‘I feel sick’

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I am having an incredibly boring couple of days. Sam has vomiting and diarrhoea. It has unfortunately coincided with the days when we do not have help from nannies/carers and Eli ‘settling in’ to a new nursery. Obviously Sam can’t go to school. It’s not really possible to look after both kids so James had to take yesterday off work. As always, my work gets pushed aside.

Any parent is familiar with the curious mix of boredom and worry that accompanies having a sick child. Eli’s developing speech means he can now tell you a lot of what he thinks or feels, so when he woke up vomiting on Saturday night he could scream ‘I sick!’. Over the next few days he could tell us that he felt sick, that he needed a cuddle, that we needed to be gentle when we changed his nappy. It’s not fun seeing him ill, but amazing that he can be so eloquent about it.

That’s the first time we’ve nursed a speaking child though an illness – we are much more used to a child who is unable to say how they feel or what they want. Sam is often sick; when he vomits we have to wait and see whether it’s a sign of illness or just another bit of reflux. It became clear yesterday that he was ill and couldn’t go to school. So ill that we stopped all food and he had small amounts of dioralyte (though his gastrostomy tube) while watching hours and hours of TV. Today he woke pale and quiet and withdrawn. By mid-afternoon today he’d had half a banana (whizzed up in the blender and pushed through his feeding tube) and was complaining that Bob the Builder was unsatisfactory entertainment so hopefully he’s on the mend.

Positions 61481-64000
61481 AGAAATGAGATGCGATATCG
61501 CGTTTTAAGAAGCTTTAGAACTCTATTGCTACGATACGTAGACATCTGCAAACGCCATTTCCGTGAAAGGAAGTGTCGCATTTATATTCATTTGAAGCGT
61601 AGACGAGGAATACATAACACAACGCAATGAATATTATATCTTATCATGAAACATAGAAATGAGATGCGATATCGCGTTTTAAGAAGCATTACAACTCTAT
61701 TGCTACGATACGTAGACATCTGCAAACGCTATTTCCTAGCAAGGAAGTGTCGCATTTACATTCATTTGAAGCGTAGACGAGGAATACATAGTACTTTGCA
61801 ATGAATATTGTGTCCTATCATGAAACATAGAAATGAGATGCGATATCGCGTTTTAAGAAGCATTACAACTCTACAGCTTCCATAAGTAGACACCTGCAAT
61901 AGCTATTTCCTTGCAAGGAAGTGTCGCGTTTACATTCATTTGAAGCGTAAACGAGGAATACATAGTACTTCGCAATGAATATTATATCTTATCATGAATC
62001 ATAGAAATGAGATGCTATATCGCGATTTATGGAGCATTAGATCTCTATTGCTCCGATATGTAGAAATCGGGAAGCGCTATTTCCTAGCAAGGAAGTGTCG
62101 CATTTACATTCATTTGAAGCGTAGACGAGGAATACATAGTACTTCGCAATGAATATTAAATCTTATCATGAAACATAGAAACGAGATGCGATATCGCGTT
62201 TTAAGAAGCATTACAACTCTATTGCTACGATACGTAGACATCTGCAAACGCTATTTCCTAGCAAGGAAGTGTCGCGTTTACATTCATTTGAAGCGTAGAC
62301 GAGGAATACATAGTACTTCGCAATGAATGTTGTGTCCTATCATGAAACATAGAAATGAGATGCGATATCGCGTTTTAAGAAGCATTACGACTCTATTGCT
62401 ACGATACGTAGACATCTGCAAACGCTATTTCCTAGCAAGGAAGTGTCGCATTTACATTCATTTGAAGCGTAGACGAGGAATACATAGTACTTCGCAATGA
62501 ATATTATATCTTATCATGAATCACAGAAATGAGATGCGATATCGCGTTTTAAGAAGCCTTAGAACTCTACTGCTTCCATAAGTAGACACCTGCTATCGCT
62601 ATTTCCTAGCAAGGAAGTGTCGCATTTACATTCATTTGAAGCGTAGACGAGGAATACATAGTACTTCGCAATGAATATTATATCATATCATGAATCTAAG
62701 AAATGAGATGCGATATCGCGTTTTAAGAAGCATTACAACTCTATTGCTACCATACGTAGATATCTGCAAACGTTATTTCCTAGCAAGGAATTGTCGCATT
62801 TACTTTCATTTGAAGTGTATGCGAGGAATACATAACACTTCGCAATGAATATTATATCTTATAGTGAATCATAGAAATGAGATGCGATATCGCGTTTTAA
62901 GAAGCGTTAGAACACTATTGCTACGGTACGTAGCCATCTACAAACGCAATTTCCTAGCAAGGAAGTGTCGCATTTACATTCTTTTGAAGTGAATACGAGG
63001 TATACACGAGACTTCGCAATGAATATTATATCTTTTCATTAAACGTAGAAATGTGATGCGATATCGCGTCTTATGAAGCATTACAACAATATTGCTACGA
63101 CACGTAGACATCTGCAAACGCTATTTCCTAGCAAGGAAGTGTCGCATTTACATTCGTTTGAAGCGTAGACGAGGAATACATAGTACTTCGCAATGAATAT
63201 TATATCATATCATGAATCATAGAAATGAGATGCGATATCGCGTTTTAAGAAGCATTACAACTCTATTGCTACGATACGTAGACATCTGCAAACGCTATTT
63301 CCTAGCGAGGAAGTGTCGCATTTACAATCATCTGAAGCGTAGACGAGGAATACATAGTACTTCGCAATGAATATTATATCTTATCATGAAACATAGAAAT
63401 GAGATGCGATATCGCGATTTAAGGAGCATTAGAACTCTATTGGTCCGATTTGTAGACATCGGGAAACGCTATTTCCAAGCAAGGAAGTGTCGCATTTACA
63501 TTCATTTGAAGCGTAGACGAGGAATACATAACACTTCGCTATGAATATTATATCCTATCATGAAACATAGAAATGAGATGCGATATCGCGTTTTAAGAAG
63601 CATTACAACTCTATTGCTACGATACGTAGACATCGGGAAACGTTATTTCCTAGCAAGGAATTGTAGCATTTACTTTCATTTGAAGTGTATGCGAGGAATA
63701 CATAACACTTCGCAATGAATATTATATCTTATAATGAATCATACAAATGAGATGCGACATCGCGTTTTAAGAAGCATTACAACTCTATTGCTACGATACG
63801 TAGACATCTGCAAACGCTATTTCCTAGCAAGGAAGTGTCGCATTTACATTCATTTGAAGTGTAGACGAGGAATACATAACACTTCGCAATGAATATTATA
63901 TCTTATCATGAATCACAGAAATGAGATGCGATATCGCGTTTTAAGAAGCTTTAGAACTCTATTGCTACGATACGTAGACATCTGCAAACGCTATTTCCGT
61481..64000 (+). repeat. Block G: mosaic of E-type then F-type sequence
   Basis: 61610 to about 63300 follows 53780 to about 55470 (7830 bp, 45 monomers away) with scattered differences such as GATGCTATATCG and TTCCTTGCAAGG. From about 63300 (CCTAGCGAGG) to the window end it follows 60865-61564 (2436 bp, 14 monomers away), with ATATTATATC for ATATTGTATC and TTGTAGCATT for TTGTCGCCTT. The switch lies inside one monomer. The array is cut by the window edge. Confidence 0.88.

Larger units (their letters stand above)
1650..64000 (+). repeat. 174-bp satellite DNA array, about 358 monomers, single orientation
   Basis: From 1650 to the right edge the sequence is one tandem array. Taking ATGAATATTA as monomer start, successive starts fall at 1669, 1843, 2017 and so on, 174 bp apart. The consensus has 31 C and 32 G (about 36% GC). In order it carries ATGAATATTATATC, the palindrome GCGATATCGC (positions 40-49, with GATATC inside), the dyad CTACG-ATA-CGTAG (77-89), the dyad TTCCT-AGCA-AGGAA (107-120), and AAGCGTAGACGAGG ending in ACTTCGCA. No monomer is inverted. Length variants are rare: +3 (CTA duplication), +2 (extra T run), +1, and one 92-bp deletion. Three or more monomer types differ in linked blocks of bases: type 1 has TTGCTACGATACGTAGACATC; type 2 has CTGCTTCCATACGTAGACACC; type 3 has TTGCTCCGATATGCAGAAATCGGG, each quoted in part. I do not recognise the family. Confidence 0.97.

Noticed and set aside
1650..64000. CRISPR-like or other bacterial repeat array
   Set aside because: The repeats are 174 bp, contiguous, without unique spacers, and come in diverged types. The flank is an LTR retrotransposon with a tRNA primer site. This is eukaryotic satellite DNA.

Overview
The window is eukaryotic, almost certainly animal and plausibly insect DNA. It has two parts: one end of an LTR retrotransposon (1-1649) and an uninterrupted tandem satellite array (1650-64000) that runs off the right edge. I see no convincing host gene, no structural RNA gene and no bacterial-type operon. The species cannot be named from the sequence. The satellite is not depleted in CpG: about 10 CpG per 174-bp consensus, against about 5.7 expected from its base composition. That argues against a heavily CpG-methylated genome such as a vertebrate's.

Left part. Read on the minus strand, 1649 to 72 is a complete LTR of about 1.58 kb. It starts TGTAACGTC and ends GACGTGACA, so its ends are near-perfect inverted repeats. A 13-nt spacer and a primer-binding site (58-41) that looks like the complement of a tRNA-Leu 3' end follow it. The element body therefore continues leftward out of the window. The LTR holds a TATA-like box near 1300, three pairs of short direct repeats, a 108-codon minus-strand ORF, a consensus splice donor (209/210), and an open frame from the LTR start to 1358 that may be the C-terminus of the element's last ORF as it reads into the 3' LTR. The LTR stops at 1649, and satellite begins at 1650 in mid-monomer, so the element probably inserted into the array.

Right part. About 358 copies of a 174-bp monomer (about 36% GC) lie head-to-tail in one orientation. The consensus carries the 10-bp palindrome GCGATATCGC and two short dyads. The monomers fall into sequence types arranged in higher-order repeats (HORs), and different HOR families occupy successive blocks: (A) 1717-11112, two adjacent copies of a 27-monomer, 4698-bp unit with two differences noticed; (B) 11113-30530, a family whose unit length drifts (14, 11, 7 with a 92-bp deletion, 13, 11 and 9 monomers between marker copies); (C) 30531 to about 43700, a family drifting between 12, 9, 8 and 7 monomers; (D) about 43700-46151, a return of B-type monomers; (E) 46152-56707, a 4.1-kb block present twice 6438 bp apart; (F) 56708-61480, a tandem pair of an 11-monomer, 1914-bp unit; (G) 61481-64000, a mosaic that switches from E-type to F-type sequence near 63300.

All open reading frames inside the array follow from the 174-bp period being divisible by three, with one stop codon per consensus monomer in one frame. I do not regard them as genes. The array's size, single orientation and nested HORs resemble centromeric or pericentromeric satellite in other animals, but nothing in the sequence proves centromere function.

James and I know Sam so well we can generally tell by his movements, facial expressions and noises whether he is happy or not, whether he’s in pain or content. But we never know what’s coming – he can’t tell us he feels sick before the inevitable puke. He can’t tell us he’s hungry to indicate his tummy is ready for some food. So we just have to guess, and sometimes that means what goes in comes right back out again. So. Much. Wiping. And entirely homebound.